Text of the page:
After meeting Mr. Conners, I had the pleasure of meeting a few of the winning writers: Lauren Pierre of Abuse, Jacob Fagliano of Purpose, Gina Dukes of God Makes No Mistakes, Haley Gordon of Axioms of Teenagers, and Lyn Nguyen of On the Way. It was obvious to see that these teenagers were more than excited and honored to be praised for their exceptional writing. As a fun little game for me and Alaya, we decided not to ask too many questions about the details of each writer’s play so that we could try and figure out the plot on our own while watching. It was a surprise addition to the game when we found out that the name and writer of the plays would not be announced until after the play was done and my partner and I were without a program. Throughout each play, we tried to figure out the name of the play, the plot and the writer. I personally found this very interesting because as I watched these productions and decided who the writer of each piece was to myself, I later found out that my assumption of the writer was wrong! This really opened my eyes to how diverse these playwrights are in their plays and how the playwrights feel about different topics personally. In regards to the plot of the productions themselves, I felt enlightened by the story each piece told. I had finally felt what Mr. Conners feels every year he watches these productions. The feeling of learning something new from a different point of view. Especially with Gina Dukes, who has been a good friend of mine since 6th grade and we both attend Science Leadership Academy. I was very moved by her play that tells the story of a modern day Nigerian family learning to deal with change as they learn that a family member is gay, a taboo that garners much hate and violence as punishment.
– Nia Berry
From left to right, Amy Hodgdon, Program Director; Lyn Nguyen, student playwright of On the Way; Glen Knapp, Executive Producing Director; Lauren Pierre, student playwright of Abuse, and Nancy Stuski, Chair of Board of Directors.
– Alaya White
Philadelphia Young Playwrights is performing New Voices: Workshop Productions, a production of the winners of the 2010 Annual Playwriting Festival plays Thursday, Nov. 4 at 7:30pm, Friday, Nov. 5 at 8pm, and Saturday, Nov. 6 at 2pm and 8pm. I am more than ecstatic to be able to attend and experience the hard work so many students put into these plays.
I am especially happy to be there to support Gina Dukes, writer of God Makes No Mistakes. Gina is a student of Science Leadership Academy, grade 11, and has been a good friend of mine since grade 6 . She has always been an inspiring writer and has been very enthused about getting the chance to participate in Philadelphia Young Playwrights thanks to Mr. Block, an English teacher of Science Leadership Academy. I am glad to know that Philadelphia Young Playwrights is helping her achieve her dream because Gina really does deserve it and I am truly proud of her accomplishments.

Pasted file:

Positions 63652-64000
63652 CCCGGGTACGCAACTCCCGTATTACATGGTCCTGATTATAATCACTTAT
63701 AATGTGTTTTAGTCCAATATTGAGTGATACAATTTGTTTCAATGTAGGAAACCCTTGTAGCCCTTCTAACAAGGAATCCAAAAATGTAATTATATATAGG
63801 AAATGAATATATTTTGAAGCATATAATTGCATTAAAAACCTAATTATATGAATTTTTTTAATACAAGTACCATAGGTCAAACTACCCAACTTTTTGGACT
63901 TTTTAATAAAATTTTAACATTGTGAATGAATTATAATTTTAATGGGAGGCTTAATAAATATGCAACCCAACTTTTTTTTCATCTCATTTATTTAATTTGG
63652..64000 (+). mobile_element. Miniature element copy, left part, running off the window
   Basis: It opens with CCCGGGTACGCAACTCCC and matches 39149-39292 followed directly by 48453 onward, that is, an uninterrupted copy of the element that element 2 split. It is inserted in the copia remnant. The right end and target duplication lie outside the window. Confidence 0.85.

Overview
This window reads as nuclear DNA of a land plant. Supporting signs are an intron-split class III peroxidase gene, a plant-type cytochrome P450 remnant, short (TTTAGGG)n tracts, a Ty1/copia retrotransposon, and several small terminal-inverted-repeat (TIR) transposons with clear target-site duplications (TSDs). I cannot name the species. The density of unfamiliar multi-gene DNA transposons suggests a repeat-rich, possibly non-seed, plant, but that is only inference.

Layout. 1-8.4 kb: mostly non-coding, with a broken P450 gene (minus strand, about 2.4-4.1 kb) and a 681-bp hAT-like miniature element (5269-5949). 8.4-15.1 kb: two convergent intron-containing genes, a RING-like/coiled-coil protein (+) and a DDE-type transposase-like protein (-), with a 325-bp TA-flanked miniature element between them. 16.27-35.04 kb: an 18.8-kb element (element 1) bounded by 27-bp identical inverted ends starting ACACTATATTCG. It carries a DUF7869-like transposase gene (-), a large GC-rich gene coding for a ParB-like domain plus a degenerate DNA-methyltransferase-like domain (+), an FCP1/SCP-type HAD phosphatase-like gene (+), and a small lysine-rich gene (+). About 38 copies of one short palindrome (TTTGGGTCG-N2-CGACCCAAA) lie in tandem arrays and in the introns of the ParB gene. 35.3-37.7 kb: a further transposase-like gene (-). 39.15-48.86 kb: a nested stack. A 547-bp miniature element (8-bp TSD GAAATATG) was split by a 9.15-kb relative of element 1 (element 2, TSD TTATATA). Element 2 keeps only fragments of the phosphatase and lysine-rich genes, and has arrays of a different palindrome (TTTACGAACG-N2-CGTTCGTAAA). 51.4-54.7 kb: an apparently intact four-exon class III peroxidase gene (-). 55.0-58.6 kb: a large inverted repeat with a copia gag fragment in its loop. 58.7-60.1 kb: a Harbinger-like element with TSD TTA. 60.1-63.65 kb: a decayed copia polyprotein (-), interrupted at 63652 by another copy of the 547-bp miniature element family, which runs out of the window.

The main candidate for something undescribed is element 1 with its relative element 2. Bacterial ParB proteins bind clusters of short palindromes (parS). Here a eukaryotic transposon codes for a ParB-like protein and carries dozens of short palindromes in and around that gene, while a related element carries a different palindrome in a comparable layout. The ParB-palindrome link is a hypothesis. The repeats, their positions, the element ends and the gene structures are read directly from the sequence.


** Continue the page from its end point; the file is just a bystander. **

In addition to being there as a supporter, I am also going with my colleague Alaya White to get a chance to see the behind-the-scenes action of setting up for these plays. Alaya and I will be attending the Saturday matinee and the luncheon with staff and winners of Philadelphia Young Playwrights. Saturday, I plan to interview student playwrights, actors and audience members on their takes of the various plays. I also will be making videos and taking pictures to catch the general experience of putting on a great show so everyone can get a feel for the hard work and dedication of the people involved in this program. I am sure Alaya and I will have a great time together enjoying everything Saturday will have in store for us. So if you think you can make it, the Saturday, November 6, 2010 matinee performance is 2pm-4pm and the evening performance is 8pm-10pm. I assure you that you will be pleased with the work the many students of Philadelphia put together.
– Nia Berry
Nia and I are so excited to be attending the New Voices: Workshop Productions event on November 6, 2010. The event is the performance of the first place winners of the Philadelphia Young Playwrights playwriting contest. Saturday will be a wondrous event; we will be interviewing student playwrights, actors/actresses, and audience members. The luncheon is the portion of the day that I am looking forward to the most. I think it will be the most interesting because I will be able to talk to the people who wrote the plays and I will be able to ask them about the inspirations and reasons for why they wrote the plays. I would also like to ask the writers about how it feels to have a play in production. I feel as though it would be interesting to be able to talk to the directors also and find out why they set up the scene they did. I wonder if they have different reasons why they put things like movements and dialogue in specific ways to make certain things “pop out” more to the audience.
It is so exciting that one of my classmates won first place. The title of her play is God Makes No Mistakes. I am also interested in the actual acting out of the play because I am very familiar with the script because I helped Gina Dukes edit her play. We collaborated with peer editing for assignments. We preformed scenes of her play in class and gave feedback and suggestions for it. How far each student came last year just surprises me the most because I remember people who were empty handed with the entire process. Some people didn’t have any ideas while others had many, but we collectively, as students in the tenth grade, pulled through to make superb works of art. The entire process last year was very exciting and it’s even more exciting to see it on stage.
– Alaya White